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BMT Leads JUMP Project for Dstl

BMT is leading JUMP, a Science & Technology research project for Dstl.

22 August 2018

Defence and Security

BMT Leads JUMP Project for Dstl

BMT is leading a Science & Technology (S&T) research project to provide military commanders with a concept demonstrator of an integrated cyber and physical mission planning toolkit.

JUMP – Joint User Mission Planning for Cyber and Electro-Magnetic Activity (CEMA) – is a joint enterprise with Riskaware and brings together all the physical knowledge a commander planning a mission needs, such as mapping, the environment, satellite imagery and 3D buildings.  The demonstrator will also provide cyber situational awareness, for example, how systems and devices are connected to each other, what is the state of the services, are servers patched to the correct level and what vulnerabilities or threats exist.

The research project, which is being developed for the Defence Science and Technology Laboratory (Dstl), an executive agency of the Ministry of Defence, aims to provide the Front-Line Commands and other Users with an informed visual understanding of the integration of cyber operations across all domains – something that is currently missing from existing mission planning tools.  

Simon Luck, Head of Technology & Innovation, Defence & Security, UK at BMT, says: “There isn’t a mission planning capability that provides that cyber view and presents the vulnerabilities and risks to the mission commander. JUMP helps to bring in new datasets very quickly, apply autonomy, to develop multiple courses of action. The system will tell you where the risk lies, your vulnerabilities according to the threats, and will help to develop a visual of your possible courses of action. JUMP facilitates the management and visualisation of the information supporting this decision-making process.”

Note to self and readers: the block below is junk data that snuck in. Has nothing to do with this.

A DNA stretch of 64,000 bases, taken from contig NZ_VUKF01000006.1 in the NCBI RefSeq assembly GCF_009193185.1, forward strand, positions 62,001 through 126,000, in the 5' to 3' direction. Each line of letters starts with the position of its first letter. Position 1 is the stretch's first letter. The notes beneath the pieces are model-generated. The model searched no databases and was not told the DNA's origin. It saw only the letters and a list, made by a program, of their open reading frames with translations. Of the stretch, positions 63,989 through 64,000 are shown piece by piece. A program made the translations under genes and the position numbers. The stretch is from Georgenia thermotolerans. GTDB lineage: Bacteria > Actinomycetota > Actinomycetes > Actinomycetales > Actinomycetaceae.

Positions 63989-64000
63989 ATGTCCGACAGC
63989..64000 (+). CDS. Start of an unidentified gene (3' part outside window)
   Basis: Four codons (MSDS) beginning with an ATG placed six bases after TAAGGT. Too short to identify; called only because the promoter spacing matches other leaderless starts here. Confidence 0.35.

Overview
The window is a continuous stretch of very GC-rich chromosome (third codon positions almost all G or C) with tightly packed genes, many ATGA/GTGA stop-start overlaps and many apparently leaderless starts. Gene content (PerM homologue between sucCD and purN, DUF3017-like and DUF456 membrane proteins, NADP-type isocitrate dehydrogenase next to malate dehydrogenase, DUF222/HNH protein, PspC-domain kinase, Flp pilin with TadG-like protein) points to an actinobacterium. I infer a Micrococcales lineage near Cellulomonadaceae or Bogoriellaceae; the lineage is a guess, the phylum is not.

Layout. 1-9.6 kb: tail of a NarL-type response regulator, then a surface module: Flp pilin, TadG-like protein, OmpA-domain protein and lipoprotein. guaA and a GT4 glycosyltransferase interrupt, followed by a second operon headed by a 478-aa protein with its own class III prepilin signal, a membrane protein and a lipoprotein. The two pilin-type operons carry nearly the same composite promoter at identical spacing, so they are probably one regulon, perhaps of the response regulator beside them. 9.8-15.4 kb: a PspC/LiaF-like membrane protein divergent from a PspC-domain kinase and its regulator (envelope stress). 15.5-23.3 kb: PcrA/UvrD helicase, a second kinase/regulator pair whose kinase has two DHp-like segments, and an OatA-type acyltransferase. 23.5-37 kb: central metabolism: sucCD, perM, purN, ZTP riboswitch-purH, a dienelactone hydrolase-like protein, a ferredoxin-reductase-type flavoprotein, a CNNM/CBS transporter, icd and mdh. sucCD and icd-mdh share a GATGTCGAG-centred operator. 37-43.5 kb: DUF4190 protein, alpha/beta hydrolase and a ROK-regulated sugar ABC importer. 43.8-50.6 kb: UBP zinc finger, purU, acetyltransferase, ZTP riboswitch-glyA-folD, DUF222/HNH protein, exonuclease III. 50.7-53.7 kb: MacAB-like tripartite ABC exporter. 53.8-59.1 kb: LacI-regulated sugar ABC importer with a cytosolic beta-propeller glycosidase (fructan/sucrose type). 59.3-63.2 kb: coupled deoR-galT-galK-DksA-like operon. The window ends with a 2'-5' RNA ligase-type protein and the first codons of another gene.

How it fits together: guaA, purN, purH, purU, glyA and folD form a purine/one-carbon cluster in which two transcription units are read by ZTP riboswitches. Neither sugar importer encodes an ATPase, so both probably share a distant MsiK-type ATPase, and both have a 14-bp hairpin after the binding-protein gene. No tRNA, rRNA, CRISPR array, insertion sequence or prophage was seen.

The BMT-led initiative also allows experts in other locations to input their intelligence and share the same view using rapidly advancing technology such as VR and AR.

Luck also sees its use going beyond battle planning by the UK Ministry of Defence or other military forces. “You can use this application to protect your critical national infrastructure, to have a better understanding of it and where the risks are, and then hardening your security stance to mitigate those risks that the system has identified. JUMP is all about making much better and more informed decisions.”

BMT has recently secured a year’s further funding for the next phase of this S&T research project which will involve the team delivering additional functionality to the concept demonstrator to enable a range of cyber modelling capabilities.  

To see the JUMP project in action, go to: 




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